How To Remove Dog Hair From House: A Sterilization Guide

We all love our pets. But every dog owner knows one thing - their hair gets everywhere. And nobody wants to be covered in pet hair...

My pet family includes a cat and two dogs, so it's like our daily routine with a whole lot of pet hair on floors, furniture, and clothing, not to mention car seats and car interiors. After a decade of pet parenthood, I’ve become somewhat of a expert about dog hair removal tools. This list of tried-and-approved dog hair removal tips and tools has something for everyone and every fur-busting task.

 

FIRST STEP IS YOUR PET

Healty animals shed their coat to a certain degree. This allows your pets to get rid of their old damaged hair and maintain a healthy uppercoat.

Excessive shedding can be prevented by brushing your pet routinely, plus, can you imagine a better way to show them some love!

You can consult to a vet or a groomer to know the best way to reduce shedding if it’s hard to manage or you have a heavy-shedding breed of dog or cat, e.g. Labrador Retriever, German Shepherd, Ragdoll, Chartreux. 

USING BLANKETS/COVERS ON YOUR FURNITURE

When it comes to keeping pet hair off of your furniture it doesn’t get any easier than tossing a blanket over your couch to keep it fur free.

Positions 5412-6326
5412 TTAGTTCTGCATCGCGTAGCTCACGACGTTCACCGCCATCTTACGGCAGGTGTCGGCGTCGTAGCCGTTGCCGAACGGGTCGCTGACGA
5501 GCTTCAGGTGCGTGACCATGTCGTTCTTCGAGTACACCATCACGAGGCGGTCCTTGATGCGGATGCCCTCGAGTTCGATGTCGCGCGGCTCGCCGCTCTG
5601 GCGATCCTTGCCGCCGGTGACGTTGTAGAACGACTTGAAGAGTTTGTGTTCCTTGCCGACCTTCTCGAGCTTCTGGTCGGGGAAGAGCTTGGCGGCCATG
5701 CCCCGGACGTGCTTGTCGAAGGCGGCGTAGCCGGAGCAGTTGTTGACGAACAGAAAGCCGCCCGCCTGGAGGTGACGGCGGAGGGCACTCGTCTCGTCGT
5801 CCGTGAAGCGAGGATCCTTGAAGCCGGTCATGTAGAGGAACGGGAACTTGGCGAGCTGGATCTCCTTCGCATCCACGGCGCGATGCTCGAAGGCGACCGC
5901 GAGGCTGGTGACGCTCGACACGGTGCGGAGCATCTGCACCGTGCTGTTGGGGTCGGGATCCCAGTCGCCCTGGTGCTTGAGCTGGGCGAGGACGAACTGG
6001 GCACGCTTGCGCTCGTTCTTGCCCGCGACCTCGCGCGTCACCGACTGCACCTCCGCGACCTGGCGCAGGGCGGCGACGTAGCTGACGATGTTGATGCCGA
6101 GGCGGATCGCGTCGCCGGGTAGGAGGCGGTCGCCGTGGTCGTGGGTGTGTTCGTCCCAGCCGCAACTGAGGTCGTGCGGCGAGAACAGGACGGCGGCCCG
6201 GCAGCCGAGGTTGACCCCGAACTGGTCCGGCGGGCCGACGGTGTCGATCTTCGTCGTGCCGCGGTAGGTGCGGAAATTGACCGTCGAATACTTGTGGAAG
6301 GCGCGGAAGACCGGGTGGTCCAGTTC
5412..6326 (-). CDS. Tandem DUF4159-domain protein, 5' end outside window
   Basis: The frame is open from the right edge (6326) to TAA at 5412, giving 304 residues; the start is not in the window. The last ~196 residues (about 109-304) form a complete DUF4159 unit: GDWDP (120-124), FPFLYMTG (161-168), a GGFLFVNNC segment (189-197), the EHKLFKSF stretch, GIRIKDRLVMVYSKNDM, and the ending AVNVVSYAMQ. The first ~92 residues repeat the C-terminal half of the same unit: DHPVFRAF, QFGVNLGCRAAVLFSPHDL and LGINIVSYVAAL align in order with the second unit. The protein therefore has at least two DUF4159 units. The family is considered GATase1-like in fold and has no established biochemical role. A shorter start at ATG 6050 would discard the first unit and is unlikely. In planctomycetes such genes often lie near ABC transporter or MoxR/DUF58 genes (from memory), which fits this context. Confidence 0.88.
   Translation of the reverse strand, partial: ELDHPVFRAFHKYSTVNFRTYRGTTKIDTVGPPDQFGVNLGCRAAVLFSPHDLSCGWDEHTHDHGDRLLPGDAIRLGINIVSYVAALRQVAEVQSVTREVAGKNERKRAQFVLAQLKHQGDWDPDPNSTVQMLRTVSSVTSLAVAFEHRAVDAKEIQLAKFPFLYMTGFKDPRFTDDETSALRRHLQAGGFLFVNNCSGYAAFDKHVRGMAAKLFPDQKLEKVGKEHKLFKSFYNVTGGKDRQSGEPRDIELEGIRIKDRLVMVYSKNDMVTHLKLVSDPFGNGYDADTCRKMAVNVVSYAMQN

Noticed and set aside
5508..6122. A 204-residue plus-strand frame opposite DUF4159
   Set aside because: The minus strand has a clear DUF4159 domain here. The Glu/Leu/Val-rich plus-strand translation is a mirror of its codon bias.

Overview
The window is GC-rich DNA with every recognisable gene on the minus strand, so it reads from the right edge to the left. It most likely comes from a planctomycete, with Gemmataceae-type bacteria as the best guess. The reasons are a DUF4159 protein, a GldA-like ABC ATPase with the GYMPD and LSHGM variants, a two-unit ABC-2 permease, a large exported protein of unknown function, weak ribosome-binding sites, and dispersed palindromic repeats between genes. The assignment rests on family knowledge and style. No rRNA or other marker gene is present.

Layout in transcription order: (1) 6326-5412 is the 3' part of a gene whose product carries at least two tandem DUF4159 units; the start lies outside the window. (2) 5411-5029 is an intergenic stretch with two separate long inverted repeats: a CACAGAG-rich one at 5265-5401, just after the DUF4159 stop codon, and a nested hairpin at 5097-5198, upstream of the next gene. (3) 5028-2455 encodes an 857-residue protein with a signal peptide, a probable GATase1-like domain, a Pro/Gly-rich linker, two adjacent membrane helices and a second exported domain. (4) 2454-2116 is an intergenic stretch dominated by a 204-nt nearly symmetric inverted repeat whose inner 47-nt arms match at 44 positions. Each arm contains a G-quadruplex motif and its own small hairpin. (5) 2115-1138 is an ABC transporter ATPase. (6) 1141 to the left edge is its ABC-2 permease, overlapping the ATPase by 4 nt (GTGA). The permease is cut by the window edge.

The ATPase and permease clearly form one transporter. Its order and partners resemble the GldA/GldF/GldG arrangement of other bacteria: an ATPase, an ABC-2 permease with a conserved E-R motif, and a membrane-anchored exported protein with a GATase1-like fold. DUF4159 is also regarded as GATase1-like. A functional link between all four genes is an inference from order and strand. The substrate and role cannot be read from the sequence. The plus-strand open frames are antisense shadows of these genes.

And the good news is we don’t have to resort to the plastic covers that our grandparents used to use on their furniture — there’s a wide variety of options available.

I have a few blankets that I use on the couch where my dog sleeps. Throwing those in the wash once a week is so much easier than trying to keep a bare sofa clean. There’s a big variety of custom made couch covers to choose from, and if you’re crafty you can head on over to the craft store and make some of your own out of your favorite material.

Use a Roll of Tape to Pick Up Loose Pet Hairs

How many times have you been headed out the door in the morning only to notice you’ve got dog hair all over you? It happens almost every pet owner all the time. But there is a simple solution for this. Keep a roll of packing or duct tape by the door for all those “where did all this hair come from?” moments.

I’ve got a roll of packing tape sitting in my kitchen drawer that’s used exclusively for snagging dog or cat hair from clothes and furniture. Lint rollers also work very well — but they do run out much faster.

 Use a Window Squeegee on Carpet to Pick Up Pet Hair

If you already have a pet and windows in your home you probably already own a squeegee. These things work so well at loosening up pet hair from carpet. Just rub it along the carpet and after a few swipes you’ll have a nice big pile of dog or cat hair.

Use a Dryer

If your clothes or couch (or both!) is covered in pet hair, we’d recommend running it through the dryer for couple of minutes while setting it to cool. The action of the drum will actually loosen a lot of the hair, pulling it into the filter. As ever, remember to clean the filter out straight away.

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